Marie Lannoo, Whatever Happened to the Goebbels’ Family?, 1994, acrylic on canvas. Collection of the MacKenzie Art Gallery, gift of the artist.

About the Artwork

This artwork includes content with mature themes. We encourage families to read and discuss together, using the ideas in the ‘to think about’ section and the hands-on activity as a way to explore difficult themes.  

Prior to painting Whatever Happened to the Goebbels’ Family?, Lannoo had been exploring her own personal history in a series of figurative paintings called The Academy. In the painting Whatever Happened to the Goebbel’s FamilyLannoo was inspired by her reading and research to paint about a World War II historical event.  Paul Joseph Goebbels was a German Nazi soldier and the Minister of Propaganda and Enlightenment for Hitler in 1933-45 Germany.  Through the combination of his ambition and his expert oratory skills he was responsible for influencing the German population’s thinking towards Nazism and specifically the extermination of the Jewish population.  After Hitler was defeated and committed suicide, Goebbels and his wife took their own lives as well as the lives of their six children. 

Lannoo, being a mother herself, was appalled to discover that the Goebbels’ made an ideological choice for the lives of their children and she wanted to use their story in her work. The image depicted reflects a transitional period between exploring figurative imagery and returning to her abstract painting roots. 

About the Artist

Marie Lannoo was born in Delhi, Ontario and now lives in Saskatoon, Saskatchewan. She has developed a reputation as an outstanding abstract painter whose work explores ideas of surface, reflection, depth, and colour.  Her painting Whatever Happened to the Goebbels’ Family? was one of her last works in a series in which she explored figurative imagery and narrative. She is a prolific artist who exhibits locally, nationally, and internationally and her paintings are represented in many collections. 

Lannoo’s interest in investigating abstract art practices and exploring colour began in 1984, when she established her full-time career as an artist. Since that time, she has examined a variety of themes and processes. Her abstract work explores the magical effect of layering colour to produce a variety of colours and create the illusion of depth. As the viewer interacts with the surface of the painting and is reflected in it, the surfaces change and provide totally new or unexpected reflections of colour. What appears simple on the surface becomes more complex as you spend time experiencing her work.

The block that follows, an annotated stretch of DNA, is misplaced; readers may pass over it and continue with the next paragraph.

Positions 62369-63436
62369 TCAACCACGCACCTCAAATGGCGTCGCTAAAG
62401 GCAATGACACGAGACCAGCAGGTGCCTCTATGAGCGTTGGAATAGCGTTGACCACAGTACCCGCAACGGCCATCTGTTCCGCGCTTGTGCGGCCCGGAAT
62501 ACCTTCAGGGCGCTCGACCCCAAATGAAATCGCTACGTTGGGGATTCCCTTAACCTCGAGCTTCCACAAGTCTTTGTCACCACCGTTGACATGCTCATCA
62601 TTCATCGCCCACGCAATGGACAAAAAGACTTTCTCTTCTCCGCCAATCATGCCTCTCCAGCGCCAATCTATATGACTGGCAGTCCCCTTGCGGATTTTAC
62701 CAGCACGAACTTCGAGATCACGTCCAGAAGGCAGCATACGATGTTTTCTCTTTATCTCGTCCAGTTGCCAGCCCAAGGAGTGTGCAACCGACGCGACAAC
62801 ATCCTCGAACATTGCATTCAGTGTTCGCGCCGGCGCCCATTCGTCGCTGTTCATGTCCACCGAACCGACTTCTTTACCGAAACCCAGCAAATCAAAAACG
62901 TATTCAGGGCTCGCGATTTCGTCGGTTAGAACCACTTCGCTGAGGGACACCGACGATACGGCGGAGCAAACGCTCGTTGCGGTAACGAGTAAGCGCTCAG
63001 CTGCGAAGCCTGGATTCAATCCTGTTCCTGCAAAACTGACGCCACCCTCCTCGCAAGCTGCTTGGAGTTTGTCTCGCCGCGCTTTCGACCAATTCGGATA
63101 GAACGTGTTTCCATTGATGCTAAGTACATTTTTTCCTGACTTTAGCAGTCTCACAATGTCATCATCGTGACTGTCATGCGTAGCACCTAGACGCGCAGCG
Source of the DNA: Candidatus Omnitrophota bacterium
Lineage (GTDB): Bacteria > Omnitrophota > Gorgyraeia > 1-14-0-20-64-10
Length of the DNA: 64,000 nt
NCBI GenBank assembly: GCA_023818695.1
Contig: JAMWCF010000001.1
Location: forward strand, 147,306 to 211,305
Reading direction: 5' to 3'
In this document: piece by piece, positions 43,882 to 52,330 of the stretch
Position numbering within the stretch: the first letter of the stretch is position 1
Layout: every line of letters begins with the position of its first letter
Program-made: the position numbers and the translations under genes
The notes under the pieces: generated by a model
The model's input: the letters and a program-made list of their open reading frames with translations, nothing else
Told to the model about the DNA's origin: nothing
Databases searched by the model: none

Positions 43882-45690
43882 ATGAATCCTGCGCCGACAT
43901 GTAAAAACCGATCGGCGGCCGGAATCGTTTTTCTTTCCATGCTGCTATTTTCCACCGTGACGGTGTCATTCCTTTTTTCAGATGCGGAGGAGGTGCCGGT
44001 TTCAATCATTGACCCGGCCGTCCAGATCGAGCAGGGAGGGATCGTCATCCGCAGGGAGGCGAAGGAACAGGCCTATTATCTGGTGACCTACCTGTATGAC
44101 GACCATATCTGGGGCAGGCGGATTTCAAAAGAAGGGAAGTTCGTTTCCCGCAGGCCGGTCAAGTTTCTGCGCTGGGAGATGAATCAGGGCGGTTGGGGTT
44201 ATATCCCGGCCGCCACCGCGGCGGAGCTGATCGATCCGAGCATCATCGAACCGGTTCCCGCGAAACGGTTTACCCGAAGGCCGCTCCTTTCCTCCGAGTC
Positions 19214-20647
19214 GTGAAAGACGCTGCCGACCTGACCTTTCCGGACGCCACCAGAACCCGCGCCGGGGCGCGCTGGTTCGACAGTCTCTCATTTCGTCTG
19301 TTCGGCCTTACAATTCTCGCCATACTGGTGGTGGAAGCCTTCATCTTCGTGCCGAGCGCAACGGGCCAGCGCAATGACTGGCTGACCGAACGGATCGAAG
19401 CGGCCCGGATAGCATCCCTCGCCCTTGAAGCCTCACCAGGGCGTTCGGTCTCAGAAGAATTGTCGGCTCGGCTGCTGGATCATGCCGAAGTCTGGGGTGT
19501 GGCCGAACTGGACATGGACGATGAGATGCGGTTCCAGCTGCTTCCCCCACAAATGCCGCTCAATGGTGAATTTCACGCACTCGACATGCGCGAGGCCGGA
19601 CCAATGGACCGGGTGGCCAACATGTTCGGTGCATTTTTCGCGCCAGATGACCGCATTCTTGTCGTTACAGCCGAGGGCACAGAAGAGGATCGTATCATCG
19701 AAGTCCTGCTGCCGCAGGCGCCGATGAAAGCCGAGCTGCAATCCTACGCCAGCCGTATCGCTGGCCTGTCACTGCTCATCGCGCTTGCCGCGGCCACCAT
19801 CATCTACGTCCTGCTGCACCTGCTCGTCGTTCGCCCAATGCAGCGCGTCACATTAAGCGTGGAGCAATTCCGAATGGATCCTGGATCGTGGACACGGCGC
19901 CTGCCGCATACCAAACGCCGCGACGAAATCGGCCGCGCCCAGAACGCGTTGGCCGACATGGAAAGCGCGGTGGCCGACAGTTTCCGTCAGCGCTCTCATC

Lannoo is always open to her environment and finds inspiration in everything she sees and experiences. She is captivated by a variety of stimuli such as magazine articles, books on string theory, the Aurora Borealis and popular television programs. The vast open spaces of the prairie landscape and the clarity of light also have influenced Lannoo and her work. Some of her greatest artistic influences are Otto RogersEli BornsteinMark Rothko and Zaha Hadid, as well as the artists of the “Regina Five: Arthur MacKay, Kenneth Lochhead, Ted Godwin, Ronald Bloore and Douglas Morton.

Things to Think About

  • How could this work be considered both a figurative painting and abstraction? 
  • Is art more about the actual image you are seeing or the meaning and story behind it? 
  • After reading about this artwork and learning the history behind it, do you think it is important for viewers to research art before or after viewing? If you learned the history after viewing would you have the same understanding of the artwork as you do now?  

Post your artwork online using the hashtag #studiosundaysyqr!

Studio Activity

Think about a story (real or fictional). Create an abstract artwork to illustrate the story, while thinking about how artists portray stories.


What you Need:

  • book (optional) 
  • Paint/paintbrushes
  • Paper
  • Drawing materials 

What you Do:

  • Choose an event from a storybook or a novel that you were very interested in. Or an event from real life.
  • Draw your own depiction of this moment.
  • Think about how you can make this image more abstract as you layer paint over your original drawing.  You could:
    • Reduce the image to more basic shapes.
    • Use colours to represent emotions.
    • Add elements to the image, such as lines connecting parts of it, circles showing things being brought together, or textural elements that evoke feelings to you.Make parts of the image larger or smaller to create emphasis 
  • Share your artwork with someone.  Ask them what story they think is being told by your abstract painting. How much of the story was conveyed through your artistic choices?